Hence, sleeping early can help you stick to your diet as it helps avoid late-night snacking, which mainly occurs when you don’t sleep early. When you’re up past bedtime, the chances of eating snacks increase, especially if you ate dinner early. For instance, if you eat dinner at 6:30 p.m and stay up until 12:30 a.m, you’ll most likely feel hungry in between. So, if you’re trying to lose weight or stick to your eating habits, getting enough sleep may make a significant difference in attaining your goals.
Fitness activities are first executed in the mind before the body performs them. If you rock the exercises in your mind, you’ll see changes in your routine workouts. Yet with poor mental health, you’re bound to make excuses regarding physical activities and healthy eating. To be mentally fit for your exercises, you need to get enough rest to calm your mind.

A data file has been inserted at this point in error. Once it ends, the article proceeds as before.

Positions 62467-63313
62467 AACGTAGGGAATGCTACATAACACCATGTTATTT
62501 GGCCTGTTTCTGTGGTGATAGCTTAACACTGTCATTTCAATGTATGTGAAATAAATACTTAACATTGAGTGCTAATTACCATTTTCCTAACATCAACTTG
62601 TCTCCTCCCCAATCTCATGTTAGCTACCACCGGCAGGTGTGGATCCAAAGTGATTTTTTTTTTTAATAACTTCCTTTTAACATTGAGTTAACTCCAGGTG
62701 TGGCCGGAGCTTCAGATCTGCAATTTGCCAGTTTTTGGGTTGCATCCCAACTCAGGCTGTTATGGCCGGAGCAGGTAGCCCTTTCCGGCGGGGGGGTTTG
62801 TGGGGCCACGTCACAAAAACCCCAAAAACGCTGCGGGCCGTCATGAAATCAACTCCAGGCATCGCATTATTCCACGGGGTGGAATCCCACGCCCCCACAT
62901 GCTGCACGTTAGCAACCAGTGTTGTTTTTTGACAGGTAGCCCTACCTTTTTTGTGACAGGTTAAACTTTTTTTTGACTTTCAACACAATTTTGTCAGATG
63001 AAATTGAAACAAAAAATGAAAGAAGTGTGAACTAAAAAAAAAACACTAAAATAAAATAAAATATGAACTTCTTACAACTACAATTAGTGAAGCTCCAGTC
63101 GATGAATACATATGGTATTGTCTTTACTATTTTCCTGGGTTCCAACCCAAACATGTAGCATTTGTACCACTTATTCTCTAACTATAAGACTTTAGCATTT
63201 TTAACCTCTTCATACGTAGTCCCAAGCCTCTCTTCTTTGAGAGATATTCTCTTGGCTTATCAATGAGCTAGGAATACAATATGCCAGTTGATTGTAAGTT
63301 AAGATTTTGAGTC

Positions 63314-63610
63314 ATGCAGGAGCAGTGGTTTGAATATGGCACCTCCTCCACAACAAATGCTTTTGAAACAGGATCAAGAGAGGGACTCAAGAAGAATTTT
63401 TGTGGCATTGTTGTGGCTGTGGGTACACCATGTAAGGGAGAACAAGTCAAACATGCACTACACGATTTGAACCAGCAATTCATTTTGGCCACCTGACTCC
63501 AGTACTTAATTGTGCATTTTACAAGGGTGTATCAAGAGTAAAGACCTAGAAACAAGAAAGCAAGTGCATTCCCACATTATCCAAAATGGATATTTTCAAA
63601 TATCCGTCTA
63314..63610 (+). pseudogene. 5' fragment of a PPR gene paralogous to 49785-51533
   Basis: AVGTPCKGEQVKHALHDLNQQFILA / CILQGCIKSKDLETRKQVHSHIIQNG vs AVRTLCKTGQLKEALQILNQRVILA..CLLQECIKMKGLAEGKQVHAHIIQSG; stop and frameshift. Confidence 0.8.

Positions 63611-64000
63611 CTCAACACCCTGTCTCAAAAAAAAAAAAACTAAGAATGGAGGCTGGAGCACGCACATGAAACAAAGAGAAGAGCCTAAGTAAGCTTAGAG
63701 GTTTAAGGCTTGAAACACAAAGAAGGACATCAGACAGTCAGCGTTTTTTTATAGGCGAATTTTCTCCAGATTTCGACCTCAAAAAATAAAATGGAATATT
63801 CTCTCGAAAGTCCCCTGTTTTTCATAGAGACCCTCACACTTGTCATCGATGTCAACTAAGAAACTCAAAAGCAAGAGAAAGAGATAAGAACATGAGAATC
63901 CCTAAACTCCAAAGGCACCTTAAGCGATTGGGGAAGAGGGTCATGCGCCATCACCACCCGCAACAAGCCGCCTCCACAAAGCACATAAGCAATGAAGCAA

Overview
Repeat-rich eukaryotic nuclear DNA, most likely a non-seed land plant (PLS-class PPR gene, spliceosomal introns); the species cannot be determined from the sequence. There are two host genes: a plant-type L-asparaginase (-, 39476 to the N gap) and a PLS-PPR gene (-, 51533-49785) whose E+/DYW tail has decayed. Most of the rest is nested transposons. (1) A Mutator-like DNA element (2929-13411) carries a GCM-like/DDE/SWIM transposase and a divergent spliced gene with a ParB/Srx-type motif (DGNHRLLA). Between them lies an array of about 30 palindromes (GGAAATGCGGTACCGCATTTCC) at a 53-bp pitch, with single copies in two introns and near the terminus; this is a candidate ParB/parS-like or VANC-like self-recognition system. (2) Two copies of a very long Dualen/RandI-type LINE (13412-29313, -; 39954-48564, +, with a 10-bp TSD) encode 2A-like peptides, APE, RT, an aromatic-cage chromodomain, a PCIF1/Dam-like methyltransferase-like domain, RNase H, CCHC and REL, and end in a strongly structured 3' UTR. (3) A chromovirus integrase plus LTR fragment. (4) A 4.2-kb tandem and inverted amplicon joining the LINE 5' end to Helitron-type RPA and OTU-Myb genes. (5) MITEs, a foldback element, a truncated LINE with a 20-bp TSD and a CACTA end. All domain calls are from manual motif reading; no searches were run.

Brain activity usually drops during sleep, allowing your mind to relax and de-stress. This helps improve thinking capabilities, learning, and memory. Quality sleep allows your brain to evaluate, remember, and process emotional information, improving brain activity. Proper sleep also helps reduce anxiety disorders, depression, bipolar disorder, and schizophrenia, which can affect your fitness journey. Meanwhile, lack of enough sleep affects mood and behavior changes, making you skip your workout routines and diet.
Metabolism refers to the body’s process of converting calories into energy. Metabolism rate is mainly affected by muscle mass, physical activity, and body size (large bodies have a higher metabolic rate than small bodies). However, sleep has also been proven to affect your body’s metabolism. Quality sleep helps your body retain an optimal metabolic rate, preventing weight gain and health conditions related to it.